An asymmetrical standoff between offense and defense will be the lion’s share of your Overwatch experience, given that nine of the 12 maps at launch use this format. Assault mode sees teams duking it out to capture/deny control points, players must push alongside a payload in Escort mode, Assault/Escort combines the two structures, and Control is the only symmetric game mode where players fight over a single capture point in a best-of-three on multiple, mirrored map layouts. And so far, the by-definition-balanced blueprints of the Control maps offer some of the most consistent fun in Overwatch. While every map is stunning to behold, some are definitely more fun than others – and unless you’re organizing a Custom Game, you don’t have any say in which mode or map you’re plopped into once you jump into the Quick Play queue.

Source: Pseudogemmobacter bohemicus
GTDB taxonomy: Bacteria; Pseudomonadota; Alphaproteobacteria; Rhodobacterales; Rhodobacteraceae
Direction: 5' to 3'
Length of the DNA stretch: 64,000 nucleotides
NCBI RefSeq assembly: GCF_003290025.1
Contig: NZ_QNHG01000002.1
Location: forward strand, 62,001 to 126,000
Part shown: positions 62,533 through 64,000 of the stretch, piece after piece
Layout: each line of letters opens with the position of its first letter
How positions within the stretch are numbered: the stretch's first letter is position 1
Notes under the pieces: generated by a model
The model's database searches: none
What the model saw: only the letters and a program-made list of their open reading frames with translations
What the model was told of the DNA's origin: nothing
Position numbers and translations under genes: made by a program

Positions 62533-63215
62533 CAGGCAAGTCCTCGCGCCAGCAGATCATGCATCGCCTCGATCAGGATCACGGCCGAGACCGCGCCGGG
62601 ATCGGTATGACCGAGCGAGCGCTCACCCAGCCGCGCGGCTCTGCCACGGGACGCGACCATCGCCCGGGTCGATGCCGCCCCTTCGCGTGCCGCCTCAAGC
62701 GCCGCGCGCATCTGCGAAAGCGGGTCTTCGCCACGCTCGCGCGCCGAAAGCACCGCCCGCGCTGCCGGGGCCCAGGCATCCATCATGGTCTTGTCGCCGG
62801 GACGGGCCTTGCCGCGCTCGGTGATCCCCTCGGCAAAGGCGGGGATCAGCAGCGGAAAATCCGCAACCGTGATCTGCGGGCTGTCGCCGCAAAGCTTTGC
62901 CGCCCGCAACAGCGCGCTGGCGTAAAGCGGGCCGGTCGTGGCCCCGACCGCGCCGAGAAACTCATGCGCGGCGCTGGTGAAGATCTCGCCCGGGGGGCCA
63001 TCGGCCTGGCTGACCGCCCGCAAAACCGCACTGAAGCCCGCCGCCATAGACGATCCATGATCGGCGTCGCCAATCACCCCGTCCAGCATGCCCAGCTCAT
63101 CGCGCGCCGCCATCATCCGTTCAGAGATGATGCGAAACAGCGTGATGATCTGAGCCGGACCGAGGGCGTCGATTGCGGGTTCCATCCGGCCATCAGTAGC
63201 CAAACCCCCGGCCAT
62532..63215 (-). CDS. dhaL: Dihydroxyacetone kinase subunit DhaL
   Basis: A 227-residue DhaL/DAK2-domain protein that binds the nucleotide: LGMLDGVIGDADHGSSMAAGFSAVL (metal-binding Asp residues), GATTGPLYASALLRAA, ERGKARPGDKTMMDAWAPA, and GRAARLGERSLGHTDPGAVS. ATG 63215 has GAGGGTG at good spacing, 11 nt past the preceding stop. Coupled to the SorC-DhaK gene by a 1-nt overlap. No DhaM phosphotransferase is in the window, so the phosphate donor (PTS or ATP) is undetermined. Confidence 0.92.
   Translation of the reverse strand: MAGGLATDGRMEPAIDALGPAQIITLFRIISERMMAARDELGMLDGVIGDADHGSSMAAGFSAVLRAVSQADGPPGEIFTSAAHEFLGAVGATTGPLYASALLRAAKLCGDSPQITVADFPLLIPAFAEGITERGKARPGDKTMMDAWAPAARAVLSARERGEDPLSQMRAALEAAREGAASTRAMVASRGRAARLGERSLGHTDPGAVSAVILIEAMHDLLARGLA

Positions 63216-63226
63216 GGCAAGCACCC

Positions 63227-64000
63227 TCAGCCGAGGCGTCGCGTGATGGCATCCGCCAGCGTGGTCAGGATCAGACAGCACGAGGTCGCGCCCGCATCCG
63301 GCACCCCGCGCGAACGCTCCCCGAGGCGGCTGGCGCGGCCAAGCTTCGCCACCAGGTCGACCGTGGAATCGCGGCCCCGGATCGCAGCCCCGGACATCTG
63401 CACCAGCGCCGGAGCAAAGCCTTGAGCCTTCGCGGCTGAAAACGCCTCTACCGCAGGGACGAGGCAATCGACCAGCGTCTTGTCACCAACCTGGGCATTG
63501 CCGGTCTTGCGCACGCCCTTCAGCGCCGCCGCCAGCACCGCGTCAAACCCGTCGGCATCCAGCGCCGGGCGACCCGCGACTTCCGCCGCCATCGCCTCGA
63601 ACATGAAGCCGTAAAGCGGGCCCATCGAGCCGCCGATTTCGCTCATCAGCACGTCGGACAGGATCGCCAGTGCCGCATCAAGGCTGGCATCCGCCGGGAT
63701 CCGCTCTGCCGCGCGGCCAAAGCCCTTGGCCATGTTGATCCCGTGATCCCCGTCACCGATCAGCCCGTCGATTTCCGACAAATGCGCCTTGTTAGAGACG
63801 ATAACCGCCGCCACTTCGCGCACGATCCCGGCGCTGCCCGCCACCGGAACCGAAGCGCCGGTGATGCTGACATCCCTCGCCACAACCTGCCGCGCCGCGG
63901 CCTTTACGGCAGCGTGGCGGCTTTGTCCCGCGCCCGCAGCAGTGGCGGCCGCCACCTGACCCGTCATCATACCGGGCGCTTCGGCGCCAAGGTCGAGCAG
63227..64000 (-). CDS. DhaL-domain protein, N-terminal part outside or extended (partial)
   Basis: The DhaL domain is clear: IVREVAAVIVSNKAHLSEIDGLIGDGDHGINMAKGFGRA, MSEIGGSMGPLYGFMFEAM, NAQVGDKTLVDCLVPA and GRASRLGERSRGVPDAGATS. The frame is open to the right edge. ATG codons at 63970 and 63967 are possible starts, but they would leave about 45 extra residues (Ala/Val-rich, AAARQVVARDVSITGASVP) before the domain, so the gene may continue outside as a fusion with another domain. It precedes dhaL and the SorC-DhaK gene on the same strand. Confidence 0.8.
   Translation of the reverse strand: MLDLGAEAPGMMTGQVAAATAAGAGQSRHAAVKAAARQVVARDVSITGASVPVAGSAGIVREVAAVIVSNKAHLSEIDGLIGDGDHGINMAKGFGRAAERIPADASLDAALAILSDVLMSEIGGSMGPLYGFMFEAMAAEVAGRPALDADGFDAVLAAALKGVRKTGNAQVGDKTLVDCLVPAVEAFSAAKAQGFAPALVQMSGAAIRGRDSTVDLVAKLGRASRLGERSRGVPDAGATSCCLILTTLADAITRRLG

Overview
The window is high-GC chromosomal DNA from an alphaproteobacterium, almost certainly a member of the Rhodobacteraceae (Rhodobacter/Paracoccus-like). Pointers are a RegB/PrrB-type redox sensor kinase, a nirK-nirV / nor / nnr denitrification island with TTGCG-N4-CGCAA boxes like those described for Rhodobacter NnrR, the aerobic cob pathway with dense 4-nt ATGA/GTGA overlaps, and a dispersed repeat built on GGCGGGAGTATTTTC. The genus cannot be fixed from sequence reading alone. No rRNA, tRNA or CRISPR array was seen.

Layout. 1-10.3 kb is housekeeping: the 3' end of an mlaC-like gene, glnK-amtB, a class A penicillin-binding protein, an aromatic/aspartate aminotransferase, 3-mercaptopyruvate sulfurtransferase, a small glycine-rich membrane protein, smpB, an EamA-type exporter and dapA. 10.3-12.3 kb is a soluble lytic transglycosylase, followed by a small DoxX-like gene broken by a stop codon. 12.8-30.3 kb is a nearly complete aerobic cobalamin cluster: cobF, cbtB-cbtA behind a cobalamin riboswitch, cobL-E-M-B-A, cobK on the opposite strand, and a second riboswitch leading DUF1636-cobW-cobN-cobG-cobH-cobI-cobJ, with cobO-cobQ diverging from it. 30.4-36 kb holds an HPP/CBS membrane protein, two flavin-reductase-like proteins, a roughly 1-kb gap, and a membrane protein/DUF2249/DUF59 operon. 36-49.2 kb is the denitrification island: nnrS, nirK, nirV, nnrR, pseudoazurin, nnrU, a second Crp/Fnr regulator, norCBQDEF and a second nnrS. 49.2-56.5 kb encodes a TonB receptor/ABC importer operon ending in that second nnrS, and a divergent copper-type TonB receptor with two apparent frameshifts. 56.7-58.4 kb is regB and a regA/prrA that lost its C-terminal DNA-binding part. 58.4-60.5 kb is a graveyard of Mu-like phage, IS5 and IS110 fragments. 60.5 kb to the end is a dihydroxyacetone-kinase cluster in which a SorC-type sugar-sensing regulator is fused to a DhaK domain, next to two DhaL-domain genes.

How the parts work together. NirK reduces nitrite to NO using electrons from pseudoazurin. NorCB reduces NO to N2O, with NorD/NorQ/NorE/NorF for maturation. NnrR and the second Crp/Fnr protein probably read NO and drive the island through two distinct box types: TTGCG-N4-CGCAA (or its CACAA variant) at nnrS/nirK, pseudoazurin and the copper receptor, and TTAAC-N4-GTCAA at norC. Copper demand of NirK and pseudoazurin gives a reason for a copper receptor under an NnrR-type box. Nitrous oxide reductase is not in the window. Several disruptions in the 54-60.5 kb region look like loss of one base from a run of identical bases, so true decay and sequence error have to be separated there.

The issue is that the layouts of the Assault and Escort maps give some matches a very swingy, not always satisfying pace, particularly if there’s any imbalance between teams. While these maps have multiple pathways and plenty of vertically-scalable scenery that make for interesting skirmishes, these alternate avenues of attack feel underutilized when everything eventually funnels into constricting chokepoints. Once you’ve played a map a few times, you’ll have identified these hotspots and start to realize that the space in between them is typically uncontested, because there would be no tactical advantage for the team on defense to hunker down there. And, as is the case in any multiplayer experience, you can start to feel the fun waning whenever you’re mismatched against far better or far worse players. If the offense is too strong, the match seems to go by in the blink of an eye; if the defense is dominating, opposing players will feel like they’re trying to break through a vault door using nothing but the velocity of their own bodies.